Skills shortages and productivity – don’t get left behind..
In their report, “Productivity – getting the best out of people” published in July 2015, the CIPD said “With interest rates low, now is the right time to invest in improving product and service offerings, business processes and workforce development – do it now before skill shortages become widespread, rather than waiting for them to emerge”. In that report data from surveys of UK HR leaders helped to explain why some businesses are more productive than others. The CIPD found that “Business strategy seems to matter – positioning in the marketplace, responsiveness to change and the organisation’s internal culture. In addition, we find that firms that invest in workforce training tend to have higher productivity.”
In a quarterly up date in July 2016 Mckinsey said “More sophisticated analyses of big data are helping companies identify, recruit, and reward the best personnel. The results can run counter to common wisdom”. The report gave examples of how the effective use of people analytics and technologies helped some significant US organisations to profile employee and performance data, improve workforce planning, refocus recruitment, address unconscious bias in selection, improve retention of top performers and drive up productivity.
As these two reports show, skills shortages and productivity present a big agenda. So what should organisations focus on and what influence can HR and recruitment practitioners bring?
The companies in Mckinsey’s report were well placed to exploit technology and they focused on high priority data ready areas, which included recruitment, retention, performance and workforce planning. Learning from such examples of good practice I would suggest that HR and recruitment practitioners, if they aren’t doing so already, should aim to profile their existing workforces and analyse performance data to understand what factors determine good and bad performance, for example in personality, attitudes and behaviour.
This might well cast new light on the best “person-to-organisation-fit” and the best “person-to-job-fit”. Perhaps also to enable “anti-fit” selection exercises to bring on people who would naturally challenge the status quo and can help to reshape business strategy and organisational culture where it is required.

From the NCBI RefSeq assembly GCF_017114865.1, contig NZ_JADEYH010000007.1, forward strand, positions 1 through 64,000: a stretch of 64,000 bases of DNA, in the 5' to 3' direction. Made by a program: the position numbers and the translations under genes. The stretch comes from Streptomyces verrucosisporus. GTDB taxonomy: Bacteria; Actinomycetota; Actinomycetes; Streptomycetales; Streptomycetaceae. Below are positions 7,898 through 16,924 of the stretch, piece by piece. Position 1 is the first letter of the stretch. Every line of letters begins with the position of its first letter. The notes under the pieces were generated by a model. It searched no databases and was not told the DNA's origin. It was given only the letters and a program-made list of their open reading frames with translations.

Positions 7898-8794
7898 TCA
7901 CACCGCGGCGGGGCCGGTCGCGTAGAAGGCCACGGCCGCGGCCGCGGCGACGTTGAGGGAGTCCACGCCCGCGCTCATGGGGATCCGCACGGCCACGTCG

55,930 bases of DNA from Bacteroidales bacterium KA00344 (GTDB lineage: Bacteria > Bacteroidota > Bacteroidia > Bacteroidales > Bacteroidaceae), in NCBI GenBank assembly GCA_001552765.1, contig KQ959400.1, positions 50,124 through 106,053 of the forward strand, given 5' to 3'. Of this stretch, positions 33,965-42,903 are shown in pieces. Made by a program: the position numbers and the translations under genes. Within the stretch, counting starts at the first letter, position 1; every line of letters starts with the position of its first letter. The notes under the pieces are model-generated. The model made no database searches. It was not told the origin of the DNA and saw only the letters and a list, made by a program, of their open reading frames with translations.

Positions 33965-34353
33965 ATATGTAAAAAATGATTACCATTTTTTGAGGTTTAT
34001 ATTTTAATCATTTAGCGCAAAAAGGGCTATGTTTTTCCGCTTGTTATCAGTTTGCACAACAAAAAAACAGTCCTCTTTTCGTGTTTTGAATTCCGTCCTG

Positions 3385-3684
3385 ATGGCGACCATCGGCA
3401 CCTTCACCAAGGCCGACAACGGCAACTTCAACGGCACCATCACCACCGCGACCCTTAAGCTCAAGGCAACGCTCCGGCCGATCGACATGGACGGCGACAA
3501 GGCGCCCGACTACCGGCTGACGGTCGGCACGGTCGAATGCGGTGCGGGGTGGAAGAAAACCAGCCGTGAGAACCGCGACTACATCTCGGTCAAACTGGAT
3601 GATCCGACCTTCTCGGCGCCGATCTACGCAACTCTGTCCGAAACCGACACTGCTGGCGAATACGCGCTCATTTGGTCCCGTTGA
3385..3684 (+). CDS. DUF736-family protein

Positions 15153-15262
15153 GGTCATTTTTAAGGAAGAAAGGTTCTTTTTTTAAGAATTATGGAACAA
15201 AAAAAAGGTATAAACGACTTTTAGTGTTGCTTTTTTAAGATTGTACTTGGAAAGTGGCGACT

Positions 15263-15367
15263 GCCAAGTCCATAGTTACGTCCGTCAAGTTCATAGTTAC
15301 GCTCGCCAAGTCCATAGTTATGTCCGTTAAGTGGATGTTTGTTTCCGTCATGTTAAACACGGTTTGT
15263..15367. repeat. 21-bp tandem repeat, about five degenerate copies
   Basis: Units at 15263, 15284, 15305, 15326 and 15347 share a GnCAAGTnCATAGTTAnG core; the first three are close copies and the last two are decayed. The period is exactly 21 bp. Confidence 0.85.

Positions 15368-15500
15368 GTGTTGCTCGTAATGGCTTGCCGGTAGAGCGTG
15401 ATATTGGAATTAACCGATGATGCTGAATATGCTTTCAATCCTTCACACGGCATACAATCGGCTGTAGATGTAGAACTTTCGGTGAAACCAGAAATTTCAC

Armed with this type of insight, HR and recruitment practitioners should be strongly placed to influence the cultural development of their organisation. In particular by putting factual insight into practice alongside intuitive judgement in workforce planning, recruitment and training.
Also consider line managers who are ultimately tasked with making decisions on external recruitment and promotion. They need to be equipped to interpret data in a factual way, avoiding unconscious bias as far as humanly possible. Here HR and recruitment practitioners can lead the way. A more recent report by the CIPD “A head for hiring: the behavioural science of recruitment and selection” provides some helpful pointers.
As the CIPD recommended very robustly in their July 2015 report, investment in people is needed before skills shortages emerge to hinder productivity in UK businesses. And as Mckinsey’s report showed, data, analytics and technology can provide the tools. Equipped with the right tools, HR and recruitment practitioners can play leading roles in building highly productive, diverse and culturally strong organisations.
This may all sound great in theory, however the key to success lies in gathering and analysing relevant information about existing and prospective employees. Smart technologies can provide the key. In particular, engaging, mobile enabled tools, for example that use video interviewing and talent profiling, to generate unbiased factual insight about people, performance and fit to organisations and jobs.
A starting point might be for HR to look at how well equipped line managers are to make the best selection decisions for their organisation, particularly in view of possible skill shortages and their impact on productivity. This could well uncover opportunities to invest in new technologies, processes and training that improve the quality of hiring and people development, ultimately leading to better workforce performance and productivity.